The last thing a sole parent needs when coming to terms with a separation, is the burden of naughty children. Some sole parents describe the period of separation as operating on “auto pilot” where they just function on a day to day basis, going from here to there as best as possible. Be kind to yourself and allow yourself to make mistakes and miss appointments.
If you were to remember one important thing, try not to involve your children too much in the separation, and only give them enough information for them to understand that both parents still love them and will continue to love them forever. Understand that their behavioural problems are temporary and are a reaction to the changes in their young lives.   
As difficult as it may seem, the ideal outcome for a child, would be to continue having loving parents, despite the relationship ending. This can be achieved by being sensible adults and putting the needs of the children first. If at all possible, continue to be parents and share roles and responsibilities equally.
Sometimes, the other parent is negligent in his/her duties which make sole parenting even more difficult. To best deal with this scenario is to reframe this situation by turning the negative into a positive. For example the fact that the other parent has little time with the children, means that you are the more fortunate one who will witness the wonderful milestones that raising children brings with it.
Many community agencies offer support for sole parents in areas such as group workshops, child minding, counselling for the children and household / gardening assistance.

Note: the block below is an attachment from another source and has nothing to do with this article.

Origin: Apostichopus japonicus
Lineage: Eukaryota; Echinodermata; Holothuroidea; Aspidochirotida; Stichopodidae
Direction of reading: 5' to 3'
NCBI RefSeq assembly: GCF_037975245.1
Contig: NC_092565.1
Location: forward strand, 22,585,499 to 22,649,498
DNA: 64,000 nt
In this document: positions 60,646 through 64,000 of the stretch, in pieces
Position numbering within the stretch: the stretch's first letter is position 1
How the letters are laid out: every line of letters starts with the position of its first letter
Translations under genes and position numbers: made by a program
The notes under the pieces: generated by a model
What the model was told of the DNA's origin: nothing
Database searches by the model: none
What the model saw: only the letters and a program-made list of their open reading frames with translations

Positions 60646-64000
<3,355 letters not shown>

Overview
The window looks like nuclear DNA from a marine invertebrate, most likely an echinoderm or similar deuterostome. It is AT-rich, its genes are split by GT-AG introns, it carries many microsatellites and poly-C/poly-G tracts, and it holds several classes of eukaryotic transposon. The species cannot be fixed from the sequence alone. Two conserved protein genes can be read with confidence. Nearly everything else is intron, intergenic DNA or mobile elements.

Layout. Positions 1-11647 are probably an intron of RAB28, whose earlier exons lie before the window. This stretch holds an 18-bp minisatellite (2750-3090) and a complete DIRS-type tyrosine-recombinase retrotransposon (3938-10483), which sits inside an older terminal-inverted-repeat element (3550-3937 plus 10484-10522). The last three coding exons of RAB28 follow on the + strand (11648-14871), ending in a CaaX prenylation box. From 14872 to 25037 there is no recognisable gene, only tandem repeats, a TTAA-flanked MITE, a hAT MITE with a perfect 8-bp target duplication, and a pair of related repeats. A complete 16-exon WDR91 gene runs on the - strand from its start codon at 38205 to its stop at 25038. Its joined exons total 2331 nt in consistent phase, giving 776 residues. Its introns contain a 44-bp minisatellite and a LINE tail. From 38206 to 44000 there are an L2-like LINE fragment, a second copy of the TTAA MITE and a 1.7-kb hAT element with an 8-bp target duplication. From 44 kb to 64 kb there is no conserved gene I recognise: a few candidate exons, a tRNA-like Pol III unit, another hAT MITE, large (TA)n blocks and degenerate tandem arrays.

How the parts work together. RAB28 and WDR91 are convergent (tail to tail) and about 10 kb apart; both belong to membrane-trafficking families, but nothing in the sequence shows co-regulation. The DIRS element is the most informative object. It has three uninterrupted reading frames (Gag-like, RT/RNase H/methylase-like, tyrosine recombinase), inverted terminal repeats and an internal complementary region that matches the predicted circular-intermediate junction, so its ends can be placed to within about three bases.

3. Changing roles
When a relationship ends, we sometimes find that our role changes. This usually happens because a separation forces the equity from the relationship to be divided, and when one property has to be shared into two parts; both parties end up with heavier financial burdens. This usually results in both parties needing to be employed. Where children are involved, women can be forced back into the workforce, and the role of mother is stretched to include a “provider” role as well. When dads are sharing in the caring role of the children, their role is one which includes a “nurturing” component.  
Despite recent trends for both parties to work, many individuals must adjust to the extra demands of wearing several hats, loss of dual incomes, and having no help around the home. 
4. Loneliness
The longer the relationship, the potential for loneliness is greater. It doesn’t matter how positive you are, how amicable the split may be, or how many friends you have, you will have periods of loneliness. Sometimes it is helpful to sit in the dark, listen to sad music and cry your eyes out. 
Forgive yourself for the occasional gloomy day, but there is a big beautiful world out there, and believe it or not, other fish in the sea. Don’t go fishing too soon though! There is no magical cure for loneliness except to surround yourself with friends, keep busy, join clubs and get fit. Be determined to learn and grow from this experience.
Option 3 – The Relationship is Reassessed and Resumed
Infidelity doesn’t have to end the relationship. But it is a big wake up call that something is seriously wrong. If the couple can identify the problems in the relationship and develop skills to deal with these problems, they have a good chance of surviving the ordeal.
Both parties have a lot of work to do in order to restore trust, and to begin it is imperative that both parties are committed to work on the relationship. This means that the romantic affair is ended, talked about, changes made within the relationship and dealt with.   
Healing the relationship initially involves both parties working individually on themselves. The betrayer needs to examine the motivations for having had the affair in the first place. By this, he/she needs to look for answers to emotional issues happening within him/herself and not external circumstances like intoxication, close friendships, business trips etc.